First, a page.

Non selective NSAIDs can bind in three different ways:

  • Reversibly (e.g. Ibuprofen)
  • Fast, low affinity reversible binding followed by a higher affinity, time dependant slowly reversible binding (e.g. fluobriprofen)
  • Rapid, reversible binding followed by a covalent modification of the enzyme (e.g. Aspirin) 3

Arg120, Glu524, Tyr355 and His90 form a network of hydrogen bonds at the entrance of the COX channel acting like a gate to the binding site. NSAIDs generally bind between the upper portion of the COX channel near Tyr 385 and Arg 120 which is at the mouth of the COX channel. 3

Through the use of hydrogen bonding and electrostatic interactions, the carboxyl moiety of acidic NSAIDs like fluoribiprofen interact with Arg120 in both COX isozymes. The significant differences in the structure of the binding sites for both COX isozymes has been manipulated to enable the design of selective COX-2 inhibitors.

In the COX-2 active site there is an extra accessible pocket due to the presence of a smaller valine amino acid residue at position 523 and a valine substitution at position 434, unlike COX-1, this difference increases the overall volume at the COX-2 active site by about 20%. 1 This means that due to reduced steric and ionic crowding at the mouth of the channel by Arg120, non acidic selective COX-2 inhibitors can show an enhanced and specific binding to the COX-2 enzyme. Another structural difference exists at the amino acid residue 513 where COX-1 has a histidine residue and COX-2 has an arginine moiety. 1 These small differences provides flexibility in the substrates that can be utilised in the COX-2 active site.

3.2 Problems Associated With Non Selective Non Steroidal Anti-Inflammatory Drugs

NSAIDs are one group of drugs that are regularly used by the world's population to relieve pain, reduce inflammation and lower temperature. They are COX inhibitors and act to inhibit the catalysation of arachadonic acid to PGH2. COX-1 is constitutively present in most cells while COX-2 is induced by chemical mediators of inflammation and activated macrophages.13

COX-1 and COX-2 as mentioned above have 2 specific roles. The 1st role gives PGG2 and the other role is in the peroxidise reaction that gives PGH2. Both COX-1 and COX-2 inhibitors work by inhibiting the 1st and main role i.e. inhibiting the conversion of arachadonic acid to PGG2. COX-1 and COX-2 possesses hydrophobic channels within their core. The classical NSAIDs exhibit their effects by blocking these enzymes halfway down the COX channel near Tyr385 and the Arg120 which is at the mouth of the COX channel by hydrogen bonding to the Arg120 residue. This results in the prohibition of any fatty acid substrates from entering the catalytic domain of the COX enzyme.3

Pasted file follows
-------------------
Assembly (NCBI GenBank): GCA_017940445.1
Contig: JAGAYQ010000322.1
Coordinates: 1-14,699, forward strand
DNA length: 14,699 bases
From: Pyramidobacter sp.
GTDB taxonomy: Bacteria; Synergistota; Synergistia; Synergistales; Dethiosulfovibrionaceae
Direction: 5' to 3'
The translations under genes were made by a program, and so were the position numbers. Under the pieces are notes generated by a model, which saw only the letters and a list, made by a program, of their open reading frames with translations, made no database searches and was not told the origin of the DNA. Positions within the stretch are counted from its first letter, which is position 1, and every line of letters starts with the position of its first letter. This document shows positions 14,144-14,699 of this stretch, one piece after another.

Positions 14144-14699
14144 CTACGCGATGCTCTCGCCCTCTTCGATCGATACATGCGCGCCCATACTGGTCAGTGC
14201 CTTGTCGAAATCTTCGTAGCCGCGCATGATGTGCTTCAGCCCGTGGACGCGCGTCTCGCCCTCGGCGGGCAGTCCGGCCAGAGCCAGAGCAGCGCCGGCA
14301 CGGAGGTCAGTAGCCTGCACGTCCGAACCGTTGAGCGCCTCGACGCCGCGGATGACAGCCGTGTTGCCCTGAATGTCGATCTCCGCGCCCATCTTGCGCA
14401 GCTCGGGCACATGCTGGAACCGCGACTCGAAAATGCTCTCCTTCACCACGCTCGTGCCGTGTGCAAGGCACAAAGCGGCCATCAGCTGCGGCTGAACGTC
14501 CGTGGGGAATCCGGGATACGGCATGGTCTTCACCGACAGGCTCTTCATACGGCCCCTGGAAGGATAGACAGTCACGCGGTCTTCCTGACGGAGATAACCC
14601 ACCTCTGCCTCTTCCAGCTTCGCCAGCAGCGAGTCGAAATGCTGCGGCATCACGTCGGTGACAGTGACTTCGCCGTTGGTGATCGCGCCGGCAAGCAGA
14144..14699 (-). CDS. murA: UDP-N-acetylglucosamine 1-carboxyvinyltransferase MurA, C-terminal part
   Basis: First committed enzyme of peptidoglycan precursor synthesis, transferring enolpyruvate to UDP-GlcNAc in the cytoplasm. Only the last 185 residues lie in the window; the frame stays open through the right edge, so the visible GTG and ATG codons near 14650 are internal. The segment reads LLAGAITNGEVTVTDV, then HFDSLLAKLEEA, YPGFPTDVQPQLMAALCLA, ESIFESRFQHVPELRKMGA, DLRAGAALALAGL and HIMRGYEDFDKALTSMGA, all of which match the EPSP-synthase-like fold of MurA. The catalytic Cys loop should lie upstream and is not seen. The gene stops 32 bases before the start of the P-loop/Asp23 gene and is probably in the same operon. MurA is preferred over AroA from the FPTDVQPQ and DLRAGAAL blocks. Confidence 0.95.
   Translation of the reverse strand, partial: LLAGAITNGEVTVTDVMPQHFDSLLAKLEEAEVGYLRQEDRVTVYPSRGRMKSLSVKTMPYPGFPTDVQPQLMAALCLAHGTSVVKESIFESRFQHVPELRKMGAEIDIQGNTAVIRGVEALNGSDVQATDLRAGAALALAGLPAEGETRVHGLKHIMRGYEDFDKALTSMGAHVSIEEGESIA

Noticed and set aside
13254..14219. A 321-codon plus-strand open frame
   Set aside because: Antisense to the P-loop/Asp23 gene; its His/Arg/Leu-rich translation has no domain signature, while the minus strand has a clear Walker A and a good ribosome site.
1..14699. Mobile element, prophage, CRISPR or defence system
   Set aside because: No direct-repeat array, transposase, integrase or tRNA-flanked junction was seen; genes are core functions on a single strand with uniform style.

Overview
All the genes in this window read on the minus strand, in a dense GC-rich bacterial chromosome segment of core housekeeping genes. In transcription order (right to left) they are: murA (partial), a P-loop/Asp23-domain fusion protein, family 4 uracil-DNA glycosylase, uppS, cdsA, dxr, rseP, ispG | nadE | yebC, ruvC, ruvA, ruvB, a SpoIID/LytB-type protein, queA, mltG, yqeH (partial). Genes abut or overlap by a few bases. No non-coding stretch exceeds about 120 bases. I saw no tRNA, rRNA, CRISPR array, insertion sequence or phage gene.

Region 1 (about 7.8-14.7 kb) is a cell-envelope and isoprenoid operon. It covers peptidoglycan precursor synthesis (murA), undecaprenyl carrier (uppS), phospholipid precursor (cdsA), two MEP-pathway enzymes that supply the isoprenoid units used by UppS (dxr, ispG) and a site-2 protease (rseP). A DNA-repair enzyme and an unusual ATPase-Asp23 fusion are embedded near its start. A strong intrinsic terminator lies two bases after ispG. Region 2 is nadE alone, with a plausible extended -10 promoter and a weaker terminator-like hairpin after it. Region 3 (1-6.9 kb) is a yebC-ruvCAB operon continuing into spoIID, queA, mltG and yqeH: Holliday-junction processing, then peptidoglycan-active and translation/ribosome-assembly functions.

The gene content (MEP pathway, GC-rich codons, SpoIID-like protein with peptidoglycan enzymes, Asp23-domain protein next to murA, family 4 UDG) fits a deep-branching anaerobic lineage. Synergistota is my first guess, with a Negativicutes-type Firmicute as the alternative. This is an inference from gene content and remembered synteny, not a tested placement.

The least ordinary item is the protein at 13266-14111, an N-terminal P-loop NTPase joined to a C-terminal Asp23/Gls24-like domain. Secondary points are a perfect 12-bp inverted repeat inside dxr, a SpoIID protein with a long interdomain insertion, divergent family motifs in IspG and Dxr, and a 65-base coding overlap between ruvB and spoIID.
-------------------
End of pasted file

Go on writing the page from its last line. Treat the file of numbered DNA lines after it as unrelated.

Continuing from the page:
In COX-1, these drugs tend to inhibit the enzyme quickly yet generally the inhibition is often reversible, however in COX-2 the inhibition is time dependant and often results in irreversible inhibition.

As mentioned before, the COX-1 and COX-2 isozyme differ slightly. In the COX-2 active site there is an extra accessible side pocket due to the presence of a smaller valine amino acid residue at position 523 instead of isoleucin as in COX-1. This is important for understanding why some NSAIDs are selective for the COX-2 isozyme.13

There are a number of side effects associated with traditional NSAID therapy. NSAIDs can cause renal failure, liver damage/disorders, aseptic meningitis, skin reactions and bone marrow disturbances which can interfere with bone fracture healing. However amongst them all gastrointestinal (GI) toxicities is amongst the most common. These are believed to arise from the inhibition of COX-1 in the gastric mucosa.14

GI toxicities

In humans and other species it has been shown that COX-1 not COX-2 is constitutively expressed throughout the GI tract.13 COX-1 is responsible for the synthesis of prostaglandins like PGE2 and PGI2 which are responsible for protecting the GI mucosa by reducing acid secretion in the stomach by the parietal cells, increasing blood flow in the mucosa and stimulating the release of viscous mucous. This leads to conditions of ulcers, dyspepsia, diarrhoea, nausea and vomiting and can even lead to gastric bleeding in some cases.

These undesirable side effects have led to the development of COX-2 selective inhibitors.

These drugs are effective anti-inflammatory's and reflect good analgesic effects. They have considerable less gastric damage due to the fact they selectively inhibit COX-2 with minimal action on COX-1.